The Police

Way Back When…

What an interesting trio these guys were: Sting (trained as a teacher), Stewart Copeland (grew up in Beirut) and Andy Summers (a 35-year-old jazz guitarist) found one another in 1977 and formed the core of The Police. After making several top-selling albums on the international scene, the British band became New Wave megastars in America with the release of Synchronicity—their fifth and final studio album before breaking up in 1986.

Big Hits

Roxanne, Don’t Stand So Close to Me & Every Breath You Take

Where Are They Now?

The three key members of The Police decided to do their own things, and each continued to thrive. Sting sold millions of records as a solo artist and dabbled in acting—most recently in Only Murders In the Building, playing (and poking fun at) himself. Copeland, a transformative rock drummer, became a prolific composer of film scores and has written ballets and operas. Summers also turned out film scores—including Down and Out In Beverly Hills and Weekend at Bernie’s—and recorded a string of acclaimed jazz albums. Following their Hall of Fame induction in 2003, a reunion tour in 2007 sold out countless arenas.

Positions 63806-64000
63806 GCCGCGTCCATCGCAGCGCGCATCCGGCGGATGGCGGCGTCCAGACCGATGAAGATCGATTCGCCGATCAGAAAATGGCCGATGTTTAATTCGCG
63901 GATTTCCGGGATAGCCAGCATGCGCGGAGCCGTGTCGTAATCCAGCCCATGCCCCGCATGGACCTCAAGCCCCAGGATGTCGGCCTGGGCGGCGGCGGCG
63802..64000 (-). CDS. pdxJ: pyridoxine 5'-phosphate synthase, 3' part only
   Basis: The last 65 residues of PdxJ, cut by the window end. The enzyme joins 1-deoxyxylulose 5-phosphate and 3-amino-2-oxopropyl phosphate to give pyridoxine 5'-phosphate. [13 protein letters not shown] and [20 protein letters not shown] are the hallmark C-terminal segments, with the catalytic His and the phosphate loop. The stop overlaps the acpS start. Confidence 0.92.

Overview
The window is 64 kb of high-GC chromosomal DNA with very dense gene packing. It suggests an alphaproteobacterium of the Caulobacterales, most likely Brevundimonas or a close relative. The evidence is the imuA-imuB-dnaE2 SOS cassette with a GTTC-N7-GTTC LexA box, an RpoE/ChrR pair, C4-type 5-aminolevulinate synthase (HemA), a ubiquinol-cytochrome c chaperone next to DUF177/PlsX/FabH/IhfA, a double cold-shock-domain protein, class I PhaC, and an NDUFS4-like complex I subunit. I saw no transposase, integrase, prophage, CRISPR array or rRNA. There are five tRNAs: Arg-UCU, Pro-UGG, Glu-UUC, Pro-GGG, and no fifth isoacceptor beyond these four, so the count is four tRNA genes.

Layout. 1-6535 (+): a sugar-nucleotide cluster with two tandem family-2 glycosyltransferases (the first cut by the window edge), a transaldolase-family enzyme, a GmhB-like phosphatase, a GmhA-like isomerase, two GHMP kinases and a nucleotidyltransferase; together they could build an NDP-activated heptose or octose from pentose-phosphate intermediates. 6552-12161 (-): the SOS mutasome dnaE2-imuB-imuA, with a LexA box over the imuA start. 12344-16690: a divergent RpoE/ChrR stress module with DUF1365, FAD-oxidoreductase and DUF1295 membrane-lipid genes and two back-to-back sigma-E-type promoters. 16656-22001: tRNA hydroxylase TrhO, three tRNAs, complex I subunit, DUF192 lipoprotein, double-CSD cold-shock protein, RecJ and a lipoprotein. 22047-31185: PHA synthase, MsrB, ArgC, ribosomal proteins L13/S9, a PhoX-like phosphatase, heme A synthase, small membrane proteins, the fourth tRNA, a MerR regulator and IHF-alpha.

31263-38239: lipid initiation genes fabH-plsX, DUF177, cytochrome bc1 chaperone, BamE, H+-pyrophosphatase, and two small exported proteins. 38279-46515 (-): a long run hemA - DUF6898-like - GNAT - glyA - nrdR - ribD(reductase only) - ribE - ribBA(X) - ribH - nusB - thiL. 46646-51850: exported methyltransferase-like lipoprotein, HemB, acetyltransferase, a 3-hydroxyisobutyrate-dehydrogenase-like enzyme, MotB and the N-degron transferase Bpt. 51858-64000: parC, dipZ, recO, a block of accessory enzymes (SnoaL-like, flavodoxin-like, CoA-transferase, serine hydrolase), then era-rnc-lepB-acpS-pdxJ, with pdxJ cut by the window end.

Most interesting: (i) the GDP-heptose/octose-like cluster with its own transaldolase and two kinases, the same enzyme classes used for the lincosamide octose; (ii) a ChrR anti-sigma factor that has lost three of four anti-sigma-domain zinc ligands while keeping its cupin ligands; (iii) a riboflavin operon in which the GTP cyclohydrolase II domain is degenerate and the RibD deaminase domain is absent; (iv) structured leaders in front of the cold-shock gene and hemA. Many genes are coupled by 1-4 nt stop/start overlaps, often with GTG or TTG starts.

The Pretenders

Way Back When…

Ohio-born Chrissie Hynde and Englishman Jimmy Honeyman-Scott blended their distinctly different musical styles to form the heart of The Pretenders in 1979. Hynde named the band after the Platters’ iconic hit “The Great Pretender.” They bowled over critics and developed an intensely loyal fan following, but the band was devasted in 1982 when Honeyman-Scott died of a cocaine overdose at age 25.

Big Hits

Don’t Get Me Wrong, Brass In Pocket & I’ll Stand by You

Where Are They Now?

Hynde reconstituted the band several times over, touring consistently and producing roughly one studio album per decade, including 2020’s Hate for Sale, which received a thumbs-up from fans and critics. In 2005, The Pretenders were inducted into the Rock & Roll Hall of Fame.

Talking Heads

Way Back When…

Even when New Wave was new, Talking Heads were recognized as pioneers, blending punk, funk and world music into a dizzying array of hit songs and albums during a remarkable 16-year run that ended when the band broke up in the early 1990s. David Byrne, Tina Weymouth, Jerry Harrison and Chris Frantz explored percussion in its many forms and elevated winking, ironic lyrics to an art form—not surprising, as they all first met while art students in the early 1970s. Their 1984 film Stop Making Sense, directed by Jonathan Demme, is one of the most watchable concert movies of the 20th century.

Big Hits